Readership: Professors and students of history; researchers and archivists;
former and current students of Fort Hare University; general readers interested in South African history.
Size: 297mm x 210mm
Page Extent: 134  (including photographs)
Format: Soft Paperback
Price: 249.95 (VAT Incl) 
ISBN:  978-0-9922329-8-6
Publication Date: 15 Sept. 2017
Rights: World

Fort Hare
From garrison to bastion of learning.

AUTHOR: Luvuyo Wotshela
The University of Fort Hare, situated along the Tyhume River valley, was established in what was once an Eastern Cape garrison post to fortify a troubled frontier. It became world renowned as a bastion of higher learning which produced some of the greatest minds to come out of South Africa. It was, in fact, the first ever university created specifically for Africans in the Union of South Africa.

Set in a typically controlled mission environment, along with other historical missionary schools, it extended influence beyond the geo-political boundaries of the Union. By mid-twentieth century some of Fort Hare’s students and staff were also intertwined with national political movements. Seen and regarded as a social space embedded with too liberal ideas, the National Party government took control of the university during the late 1950s, imposed its apartheid strategy and turned Fort Hare into a perennial hot-bed of students’ protests. Notwithstanding that challenge, it continued to grow and evolve to reaffirm itself as one of the key educational centres for mobilisation against apartheid in the country.

The names of luminaries from politics, business, arts, science and academia are to be found in the records of the institution. Aside from these being among the leaders in their respective fields, many of them, as students at Fort Hare, endured persecution and torture by the apartheid government and helped to lay the basis of our democratic South Africa. As democracy and the new South Africa dawned in 1994, Fort Hare was faced with the challenge of redefining and repositioning itself for the new realities confronting centres of higher education nationally and worldwide.

This book, an illustrated celebration of the centenary of Fort Hare, introduces some of the people associated with various epochs of this institution, weaves their pedigrees alongside its protracted history and some broader historical facets of this country. Today, Fort Hare University, with its enviable history is still a dynamic learning centre for the regeneration of young Africans. This book is a pictorial snapshot of an institution that is an integral part of the South African story.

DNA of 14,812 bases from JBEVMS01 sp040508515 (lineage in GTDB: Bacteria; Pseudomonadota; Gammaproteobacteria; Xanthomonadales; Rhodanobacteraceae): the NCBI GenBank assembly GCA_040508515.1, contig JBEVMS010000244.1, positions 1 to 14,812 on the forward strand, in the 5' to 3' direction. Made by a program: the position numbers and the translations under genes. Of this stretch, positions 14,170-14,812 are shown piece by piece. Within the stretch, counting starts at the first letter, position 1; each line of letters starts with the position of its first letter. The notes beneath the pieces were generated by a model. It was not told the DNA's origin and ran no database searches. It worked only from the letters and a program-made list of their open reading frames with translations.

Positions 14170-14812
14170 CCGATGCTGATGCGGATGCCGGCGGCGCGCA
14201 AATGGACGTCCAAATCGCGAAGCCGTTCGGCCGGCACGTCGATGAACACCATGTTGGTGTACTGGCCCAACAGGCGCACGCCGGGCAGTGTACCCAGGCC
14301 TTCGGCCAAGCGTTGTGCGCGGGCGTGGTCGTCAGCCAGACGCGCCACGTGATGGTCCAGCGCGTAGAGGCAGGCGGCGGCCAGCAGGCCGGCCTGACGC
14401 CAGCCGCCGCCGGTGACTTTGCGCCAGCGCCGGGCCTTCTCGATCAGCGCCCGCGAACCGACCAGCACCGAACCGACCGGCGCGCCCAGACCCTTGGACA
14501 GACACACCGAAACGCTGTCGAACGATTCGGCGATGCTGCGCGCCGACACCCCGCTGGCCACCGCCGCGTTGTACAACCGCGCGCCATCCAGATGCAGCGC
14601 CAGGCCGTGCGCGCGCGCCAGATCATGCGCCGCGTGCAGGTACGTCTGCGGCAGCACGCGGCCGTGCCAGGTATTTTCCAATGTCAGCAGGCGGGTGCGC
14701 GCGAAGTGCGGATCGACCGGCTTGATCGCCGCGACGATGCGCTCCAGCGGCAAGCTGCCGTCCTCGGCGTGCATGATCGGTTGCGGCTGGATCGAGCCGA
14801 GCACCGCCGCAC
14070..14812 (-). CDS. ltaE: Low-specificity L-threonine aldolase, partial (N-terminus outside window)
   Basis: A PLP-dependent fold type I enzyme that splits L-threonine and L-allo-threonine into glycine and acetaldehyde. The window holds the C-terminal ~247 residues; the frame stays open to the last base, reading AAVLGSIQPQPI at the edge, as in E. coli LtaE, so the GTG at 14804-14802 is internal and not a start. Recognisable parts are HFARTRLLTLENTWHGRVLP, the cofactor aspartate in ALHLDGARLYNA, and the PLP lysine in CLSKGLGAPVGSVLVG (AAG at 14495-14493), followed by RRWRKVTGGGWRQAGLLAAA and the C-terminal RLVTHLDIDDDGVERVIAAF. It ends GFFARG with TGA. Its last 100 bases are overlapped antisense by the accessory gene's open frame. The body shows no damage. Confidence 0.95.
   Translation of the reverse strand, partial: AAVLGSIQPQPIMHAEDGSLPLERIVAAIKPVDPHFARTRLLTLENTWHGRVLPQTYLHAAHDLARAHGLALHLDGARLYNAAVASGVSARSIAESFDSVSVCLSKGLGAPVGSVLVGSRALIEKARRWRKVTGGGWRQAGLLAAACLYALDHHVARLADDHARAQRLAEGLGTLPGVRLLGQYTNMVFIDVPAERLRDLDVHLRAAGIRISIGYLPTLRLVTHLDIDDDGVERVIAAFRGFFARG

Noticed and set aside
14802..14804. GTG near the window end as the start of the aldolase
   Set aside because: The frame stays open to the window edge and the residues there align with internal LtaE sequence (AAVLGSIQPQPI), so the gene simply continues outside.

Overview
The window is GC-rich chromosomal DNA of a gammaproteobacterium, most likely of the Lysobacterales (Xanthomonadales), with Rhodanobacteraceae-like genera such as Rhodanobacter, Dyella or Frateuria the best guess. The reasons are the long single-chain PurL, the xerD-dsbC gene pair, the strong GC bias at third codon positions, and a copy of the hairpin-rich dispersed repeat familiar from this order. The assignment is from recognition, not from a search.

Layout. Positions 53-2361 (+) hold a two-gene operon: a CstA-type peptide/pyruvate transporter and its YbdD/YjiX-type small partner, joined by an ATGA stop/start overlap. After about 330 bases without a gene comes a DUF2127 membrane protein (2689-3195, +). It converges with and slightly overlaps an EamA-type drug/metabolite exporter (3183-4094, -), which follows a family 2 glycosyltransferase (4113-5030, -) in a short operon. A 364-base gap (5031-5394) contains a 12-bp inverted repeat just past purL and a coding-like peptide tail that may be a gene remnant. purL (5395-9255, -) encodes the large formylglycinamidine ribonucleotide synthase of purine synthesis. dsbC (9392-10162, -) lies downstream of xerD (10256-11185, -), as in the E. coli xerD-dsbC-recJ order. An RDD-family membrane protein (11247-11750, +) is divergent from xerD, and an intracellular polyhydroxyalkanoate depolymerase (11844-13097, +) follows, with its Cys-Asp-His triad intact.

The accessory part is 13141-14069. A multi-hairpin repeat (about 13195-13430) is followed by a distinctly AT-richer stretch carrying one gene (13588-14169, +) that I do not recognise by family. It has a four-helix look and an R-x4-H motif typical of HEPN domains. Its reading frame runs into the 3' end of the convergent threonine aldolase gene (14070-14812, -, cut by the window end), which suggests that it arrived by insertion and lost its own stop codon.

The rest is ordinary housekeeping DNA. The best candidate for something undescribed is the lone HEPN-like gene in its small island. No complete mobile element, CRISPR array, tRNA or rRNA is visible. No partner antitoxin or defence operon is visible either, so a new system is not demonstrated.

Author Information.
Luvuyo Wotshela holds a D Phil in Modern History from Oxford University (St Antony’s College), in the United Kingdom. He is currently the Head and Professor of the National Heritage and Cultural Studies Centre (NAHECS), at the University of Fort Hare.


Readership: This book is a recommended reference for students and academics in social sciences as well as general readers interested in revisionist history, especially that of the Eastern Cape.
Size: 230mm x 150mm
Page Extent: 184  (including photographs)
Format: Soft Paperback
Price: 189.95 (VAT Incl) 
ISBN: 978-0-620-36610-6 
Publication Date: November 2010
Rights: World

The Struggle for the Eastern Cape 1800-1854

AUTHOR: Martin Legassick

The Struggle for the Eastern Cape 1800-1854: Subjugation and the roots of South African democracy reconstructs our understanding of a period that has been given little attention in the historical narratives of South African democracy. It is a narrative of the land struggles of the Xhosa and other indigenous populations against subjugation by the British ruled Cape Colony in the first half of the 19th century. The book also examines an important turning point in South African history: the introduction of a non-racial franchise in 1854 which represented the roots of democracy in this country. By the end of the 19th century this franchise had nurtured generations of African voters, amongst them the founders of the 20th century African nationalists who fought for democracy against white minority rule.

Author information.
Martin Legassick was an Emeritus Professor in the History Department at the University of the Western Cape, where he lectured between 1992 and 2005. He studied at the universities of Oxford, Ghana, and California, Los Angeles, obtaining his PhD at the latter university in 1969. He lectured at the universities of Santa Barbara in California, Sussex and Warwick in Britain before resigning to work full-time on the liberation of South Africa between 1981 and 1991. He has written extensively on South African history, from the pre-colonial period to the present day.

"The Struggle for the Eastern Cape makes an important contribution with its systematic examination of how racism and capitalism shaped the rise of the state in South Africa. The Reader is left with the question of whether this kind of state, by its very nature could be transformed into a tool for people-centred development.” Professor Kwandiwe Kondlo